Quetiapine immediate release versus placebo for schizophrenia: Systematic review, meta-analysis and reappraisal.

Paul Hutton, Peter Taylor, Lee Mulligan, Sarah Tully, Joanna Moncrieff

Research output: Contribution to journalArticlepeer-review


BACKGROUND: Immediate-release (IR) quetiapine has been used to treat schizophrenia since 1997, although all the principal placebo-controlled trials have >50% missing outcome data. New studies with relatively lower rates of participant withdrawal have since been published.

AIMS:To assess the efficacy and adverse effects of quetiapine IR for schizophrenia, with consideration of outcome quality and clinical meaningfulness of results, and to examine the potential impact of missing data on the main efficacy findings.

METHOD: We conducted a systematic review and meta-analysis of randomised controlled trials comparing quetiapine IR and placebo (or subtherapeutic dose in relapse prevention trials) for the treatment of schizophrenia (PROSPERO registration CRD4201100165). Primary outcomes were change in overall symptoms and response rates. We also examined whether high rates of participant withdrawal (≥50%) attenuated effect sizes, and assessed the impact of making different assumptions about these people's outcomes.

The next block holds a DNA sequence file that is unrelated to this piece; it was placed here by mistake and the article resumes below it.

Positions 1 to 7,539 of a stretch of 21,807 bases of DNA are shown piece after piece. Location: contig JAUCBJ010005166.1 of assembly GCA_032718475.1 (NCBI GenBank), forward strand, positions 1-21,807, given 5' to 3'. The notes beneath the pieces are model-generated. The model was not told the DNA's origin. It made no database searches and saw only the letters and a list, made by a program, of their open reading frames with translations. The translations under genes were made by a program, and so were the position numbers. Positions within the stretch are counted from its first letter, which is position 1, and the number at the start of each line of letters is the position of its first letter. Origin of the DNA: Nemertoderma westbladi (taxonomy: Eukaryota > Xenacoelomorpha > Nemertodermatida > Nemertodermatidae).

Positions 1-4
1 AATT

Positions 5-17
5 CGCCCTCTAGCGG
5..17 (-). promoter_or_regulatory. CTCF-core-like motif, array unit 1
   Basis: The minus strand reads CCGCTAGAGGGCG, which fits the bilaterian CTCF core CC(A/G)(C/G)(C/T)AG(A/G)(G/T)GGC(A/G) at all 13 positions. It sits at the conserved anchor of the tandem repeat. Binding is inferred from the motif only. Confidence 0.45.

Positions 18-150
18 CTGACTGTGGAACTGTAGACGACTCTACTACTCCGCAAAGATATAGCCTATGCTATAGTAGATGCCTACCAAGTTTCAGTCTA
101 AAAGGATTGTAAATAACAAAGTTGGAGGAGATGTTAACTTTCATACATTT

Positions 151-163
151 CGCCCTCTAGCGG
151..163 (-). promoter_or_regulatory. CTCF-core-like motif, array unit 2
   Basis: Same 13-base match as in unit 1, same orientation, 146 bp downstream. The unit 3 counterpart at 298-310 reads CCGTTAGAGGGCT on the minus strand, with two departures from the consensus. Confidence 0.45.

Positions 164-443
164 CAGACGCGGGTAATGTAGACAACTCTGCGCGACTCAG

RESULTS: We identified 15 relevant trials (including 2 unpublished), providing the first 12-week data for this drug and the first data on self-reported quality of life. We found quetiapine IR to have a weighted mean difference (WMD) of 6.5 points (95% CI -8.9 to -4) on Positive and Negative Syndrome Scale (PANSS) total scores, which corresponds to a standardised mean difference (SMD) of -0.33 (95% CI -0.46 to -0.21). Longer trials reported larger mean differences favouring quetiapine IR, but the overall estimate was smaller if more conservative assumptions about the outcomes of people who left the trial early were made. Approximately 21 people needed to take quetiapine IR for 1 person to experience at least a 50% improvement in PANSS score. No difference in quality of life was observed (two RCTs), although small to moderate improvements in social functioning were found (three RCTs). Quetiapine IR caused sedation and increased rates of clinically significant weight gain, but no extrapyramidal effects were observed.

CONCLUSIONS: Quetiapine IR has a small beneficial effect on overall psychotic symptoms over 2-12 weeks, but also leads to weight gain and sedation.
Original languageEnglish
Pages (from-to)360-370
JournalThe British Journal of Psychiatry
Issue number5
Publication statusPublished - May 2015


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